fbpx

Weekend Roundup, Part 1

An Israeli official claims that Turkey has agreed to return the Siloam Inscription to Israel. This inscription was discovered and removed from Hezekiah’s Tunnel in the 1880s. Those who know the history here will believe it when they see it.

“Three 1,500-year-old ‘magic’ incantation bowls and hundreds of other rare artifacts — some dating to the biblical period — were seized from an apartment in an ultra-Orthodox Jerusalem neighborhood under suspicion of illegal antiquities trade.”

Lawrence Schiffman suggests that Manetho’s records give evidence that the Israelite exodus was preserved in Egypt’s historical memory.

A new book in German gives the history of the Gihon/Siloam water system. The publisher’s website has a nice summary in English.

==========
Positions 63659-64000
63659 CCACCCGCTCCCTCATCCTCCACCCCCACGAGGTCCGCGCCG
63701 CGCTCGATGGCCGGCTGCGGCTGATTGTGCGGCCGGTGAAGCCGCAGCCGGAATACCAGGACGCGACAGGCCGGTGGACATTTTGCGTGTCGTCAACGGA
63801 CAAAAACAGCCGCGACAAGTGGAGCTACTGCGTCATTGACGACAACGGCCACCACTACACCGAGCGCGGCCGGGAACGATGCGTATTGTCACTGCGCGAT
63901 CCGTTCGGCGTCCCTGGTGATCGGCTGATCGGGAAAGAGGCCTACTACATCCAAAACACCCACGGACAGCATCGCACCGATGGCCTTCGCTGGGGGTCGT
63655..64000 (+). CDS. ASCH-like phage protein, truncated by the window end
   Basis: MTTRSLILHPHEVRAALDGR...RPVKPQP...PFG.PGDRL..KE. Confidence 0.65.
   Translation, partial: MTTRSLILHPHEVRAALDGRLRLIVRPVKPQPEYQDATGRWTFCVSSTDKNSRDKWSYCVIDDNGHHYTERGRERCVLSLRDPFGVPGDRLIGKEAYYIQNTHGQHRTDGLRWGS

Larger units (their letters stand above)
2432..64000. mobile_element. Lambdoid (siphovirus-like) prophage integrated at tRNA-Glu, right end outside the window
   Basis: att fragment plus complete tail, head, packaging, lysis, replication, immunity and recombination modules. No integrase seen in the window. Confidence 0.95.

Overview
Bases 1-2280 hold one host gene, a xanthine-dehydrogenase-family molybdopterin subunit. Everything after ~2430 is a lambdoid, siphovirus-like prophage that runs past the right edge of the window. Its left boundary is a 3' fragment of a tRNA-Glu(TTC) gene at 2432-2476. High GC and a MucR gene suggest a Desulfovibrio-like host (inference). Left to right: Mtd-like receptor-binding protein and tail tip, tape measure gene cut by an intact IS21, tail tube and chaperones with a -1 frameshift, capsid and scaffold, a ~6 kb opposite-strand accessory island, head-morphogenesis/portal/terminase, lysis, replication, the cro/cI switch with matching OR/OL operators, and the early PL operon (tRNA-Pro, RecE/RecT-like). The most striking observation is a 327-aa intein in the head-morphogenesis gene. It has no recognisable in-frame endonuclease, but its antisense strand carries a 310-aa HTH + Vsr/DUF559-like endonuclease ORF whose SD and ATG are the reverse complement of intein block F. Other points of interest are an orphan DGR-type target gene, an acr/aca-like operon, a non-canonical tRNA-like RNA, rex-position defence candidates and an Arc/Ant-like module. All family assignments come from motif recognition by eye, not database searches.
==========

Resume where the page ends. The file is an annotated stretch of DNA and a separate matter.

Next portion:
The Huqoq excavations were recently featured in National Geographic’s “100 Wonders of the World.”

I’m not quite sure why the Jerusalem Post published this short piece on Magdala.

A new documentary entitled “The Samaritans: A Biblical People,” by Moshe Alafi and Steven Fine, will be presented on March 27 at the Yeshiva University Museum. It will presumably be made more broadly available sometime after.

Save the date – May 18: “The First International Academic Conference  on New Studies in Temple Mount Research Hosted by The Menachem Begin Heritage Center, Jerusalem. Lectures will be in Hebrew or English, and the conference will be broadcast live. I don’t see details online yet (but see this), but speakers include Aharon Tavger, Tehilla Lieberman, David Gurevich, Avraham Solomon, Rina Avner, Peretz Reuven, Yuval Baruch, Dror Czitron, Joseph Patrich, David Jacobson, Nikos Kokkinos, Zachi Dvira, Gabriel Barkay, and others.

Logos has announced a number of solid Carta reference works available at pre-publication discount, including:

HT: Agade, Joseph Lauer, Arne Halbakken, Alexander Schick, Explorator

Share:

Leave a Reply

Your email address will not be published.